Would a USPS price increase for Amazon be effective?

Lawrence Chandler, a USPS postal worker who works at the William Penn Annex at 9th and Market, delivers packages to an Amazon Locker at the Quick Clean Laundromat at the corner of 10th and Spruce Streets.

In Washington, where strange things are now commonplace, one of the weirdest battles is going on between the president and Amazon.

In short, President Trump has attacked Amazon for supposedly underpaying the U.S. Postal Service (USPS) on its package delivery contract. He has proposed doubling the rate that Amazon pays the USPS. Even if the president is not attacking Amazon and its CEO Jeff Bezos because he owns the Washington Post, as many believe, increasing the rate paid to the Postal Service could wind up hurting, not helping it.

First, let’s get one thing out of the way. Amazon is not the cause of the Postal Service’s massive financial problems. Actually, it is a savior, of sorts, though maybe not as much as some would hope.

The Postal Service has been a financial mess for decades and much of the blame goes to Congress. It requires six-day delivery of the mail to everyone and controls the size of the system. Try to close a post office in rural America and you find out what really matters to the local congressman.

When the USPS management tried to save money by cutting Saturday delivery and downsizing, Congress made sure that the local, often totally inefficient, post offices were kept open and that Saturday delivery was retained.

The result is a mail-delivery system that is incapable of managing its costs, not because its management is incompetent (though, at times, it has been that) but because Congress makes sure that efficient operations defer to political necessities.

In an environment where the need for its major product —  mail delivery —  is fading rapidly and politicians have veto power over critical decisions, even the greatest manager in the history of business would lose money.

Facing the decline in the use of both first-class and junk mail, the Postal Service entered into a contract with Amazon to deliver packages, including on Sunday. This made total sense.

The USPS has excess capacity that is the result of the need to deliver mail to everyone. By working with Amazon, it could more fully operate its underutilized delivery system.

For the Postal Service, the extra expense of carrying packages is minimal. The infrastructure is already in place, so putting packages on partially empty trucks and dropping them off at homes is not costly. That is true even for Sunday delivery.

And that is where pricing comes in. One of the things you are taught in introductory economics is that you produce a good as long as the additional (what economists call “marginal”) cost is less than or equal to the price you receive. For the Postal Service, the marginal cost was extremely low, so it could afford to deliver a lot of packages at a modest price and still make a ton of money. And it has.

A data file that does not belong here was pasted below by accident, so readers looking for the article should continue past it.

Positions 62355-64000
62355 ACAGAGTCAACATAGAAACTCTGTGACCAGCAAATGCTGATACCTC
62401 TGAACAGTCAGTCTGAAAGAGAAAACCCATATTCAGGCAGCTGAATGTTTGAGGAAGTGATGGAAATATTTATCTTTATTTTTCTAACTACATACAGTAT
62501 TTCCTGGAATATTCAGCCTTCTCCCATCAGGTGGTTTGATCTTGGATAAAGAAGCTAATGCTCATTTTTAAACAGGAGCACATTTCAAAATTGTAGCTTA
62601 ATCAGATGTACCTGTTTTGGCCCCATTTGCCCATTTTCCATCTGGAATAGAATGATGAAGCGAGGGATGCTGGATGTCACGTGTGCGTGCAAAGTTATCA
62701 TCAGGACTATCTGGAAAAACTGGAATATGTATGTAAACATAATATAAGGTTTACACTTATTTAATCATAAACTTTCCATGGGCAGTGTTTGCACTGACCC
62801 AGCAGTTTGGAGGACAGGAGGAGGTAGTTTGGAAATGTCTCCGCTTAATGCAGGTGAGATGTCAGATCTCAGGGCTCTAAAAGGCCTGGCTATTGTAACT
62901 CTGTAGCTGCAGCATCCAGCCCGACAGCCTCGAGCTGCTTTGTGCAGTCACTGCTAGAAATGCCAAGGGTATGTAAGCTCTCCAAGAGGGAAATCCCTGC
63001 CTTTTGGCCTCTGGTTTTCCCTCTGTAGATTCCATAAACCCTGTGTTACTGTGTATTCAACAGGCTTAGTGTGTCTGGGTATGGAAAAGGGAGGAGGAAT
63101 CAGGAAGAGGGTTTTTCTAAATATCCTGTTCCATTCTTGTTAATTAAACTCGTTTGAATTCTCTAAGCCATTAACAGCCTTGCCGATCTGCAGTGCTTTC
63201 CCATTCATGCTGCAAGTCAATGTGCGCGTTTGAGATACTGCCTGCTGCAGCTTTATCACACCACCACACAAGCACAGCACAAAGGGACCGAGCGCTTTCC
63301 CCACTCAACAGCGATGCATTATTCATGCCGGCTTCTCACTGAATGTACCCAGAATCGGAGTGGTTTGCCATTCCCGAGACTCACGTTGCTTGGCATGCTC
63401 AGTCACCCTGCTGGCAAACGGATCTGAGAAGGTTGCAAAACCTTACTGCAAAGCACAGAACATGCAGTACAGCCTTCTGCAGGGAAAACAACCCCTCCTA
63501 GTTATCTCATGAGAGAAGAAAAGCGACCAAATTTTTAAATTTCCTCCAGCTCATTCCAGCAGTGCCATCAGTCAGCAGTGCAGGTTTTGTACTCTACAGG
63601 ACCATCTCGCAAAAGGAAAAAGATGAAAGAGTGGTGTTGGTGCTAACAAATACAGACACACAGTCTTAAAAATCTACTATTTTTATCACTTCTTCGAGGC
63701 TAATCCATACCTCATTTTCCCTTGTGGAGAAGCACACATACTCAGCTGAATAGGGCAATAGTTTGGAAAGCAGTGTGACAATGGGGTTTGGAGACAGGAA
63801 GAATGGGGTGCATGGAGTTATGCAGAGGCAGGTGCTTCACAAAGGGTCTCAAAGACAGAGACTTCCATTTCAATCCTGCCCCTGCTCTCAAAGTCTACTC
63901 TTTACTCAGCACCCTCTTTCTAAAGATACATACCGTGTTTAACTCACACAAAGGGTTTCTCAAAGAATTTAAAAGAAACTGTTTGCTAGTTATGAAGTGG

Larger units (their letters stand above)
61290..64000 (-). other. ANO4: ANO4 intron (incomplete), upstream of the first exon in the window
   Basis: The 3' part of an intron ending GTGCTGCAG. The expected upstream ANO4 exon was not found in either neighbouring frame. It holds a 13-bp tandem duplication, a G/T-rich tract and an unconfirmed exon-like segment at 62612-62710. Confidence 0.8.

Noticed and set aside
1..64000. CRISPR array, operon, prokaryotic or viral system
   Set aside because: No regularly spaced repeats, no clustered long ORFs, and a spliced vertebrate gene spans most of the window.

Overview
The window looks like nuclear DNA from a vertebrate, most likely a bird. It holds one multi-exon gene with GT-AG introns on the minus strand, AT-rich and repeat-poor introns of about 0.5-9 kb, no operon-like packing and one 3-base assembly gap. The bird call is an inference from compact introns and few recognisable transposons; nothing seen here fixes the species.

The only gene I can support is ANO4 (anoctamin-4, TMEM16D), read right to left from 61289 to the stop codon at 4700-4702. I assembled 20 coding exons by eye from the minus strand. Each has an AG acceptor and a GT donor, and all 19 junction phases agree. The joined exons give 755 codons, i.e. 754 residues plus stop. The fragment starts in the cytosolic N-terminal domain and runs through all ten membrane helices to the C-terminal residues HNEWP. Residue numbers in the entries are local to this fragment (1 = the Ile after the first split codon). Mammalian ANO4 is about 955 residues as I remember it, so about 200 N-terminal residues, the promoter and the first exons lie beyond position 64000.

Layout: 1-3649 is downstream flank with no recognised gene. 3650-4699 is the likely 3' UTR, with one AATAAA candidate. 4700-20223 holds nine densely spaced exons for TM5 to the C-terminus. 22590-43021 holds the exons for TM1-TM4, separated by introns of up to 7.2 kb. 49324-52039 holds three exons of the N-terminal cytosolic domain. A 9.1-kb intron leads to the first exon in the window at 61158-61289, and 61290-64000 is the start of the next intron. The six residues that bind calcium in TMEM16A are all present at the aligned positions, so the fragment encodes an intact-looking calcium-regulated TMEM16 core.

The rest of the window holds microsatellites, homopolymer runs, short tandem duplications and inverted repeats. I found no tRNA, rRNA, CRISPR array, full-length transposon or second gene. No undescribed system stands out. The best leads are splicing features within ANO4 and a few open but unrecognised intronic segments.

Which brings us to the contract. The Postal Service’s pricing, which is determined by the Postal Regulatory Commission under the Postal Accountability and Enhancement Act (in other words, by law) is not required to cover certain costs, including all wages.

While that might allow the USPS to underprice package delivery, the cost of delivering the extra package is so low that it is still quite profitable. The USPS doesn’t have to hire additional workers, buy more mail trucks, or build more buildings, all of which it already has in excess.

So the question is, can or should the Postal Service charge Amazon more?

That is a business strategy question that cannot be answered easily, even if it prices package delivery below that of its private-sector competitors’ prices.

Charging low prices doesn’t mean you should raise your price.

USPS’ relationship with Amazon helps it limit its operating losses. Raising the prices up to or near UPS, FedEx, or other delivery services would almost certainly lead to a loss of business.

While the higher prices could make up for the loss of business, there could be a downside. Amazon, if facing significantly higher costs from the USPS, could accelerate its plans to develop its own distribution fleet. This would reduce demand significantly, potentially devastating the Postal Service.

By not maximizing profits in the short term, the USPS could be maximizing profits in the long term. The lower prices keep its volume up and limits competition, even from Amazon itself.

The president’s suggestion to significantly raise the USPS price for Amazon to deliver its packages might increase revenues initially. But more than likely, it could ultimately lead to a large loss of business, forcing taxpayers to pay even more to sustain the system.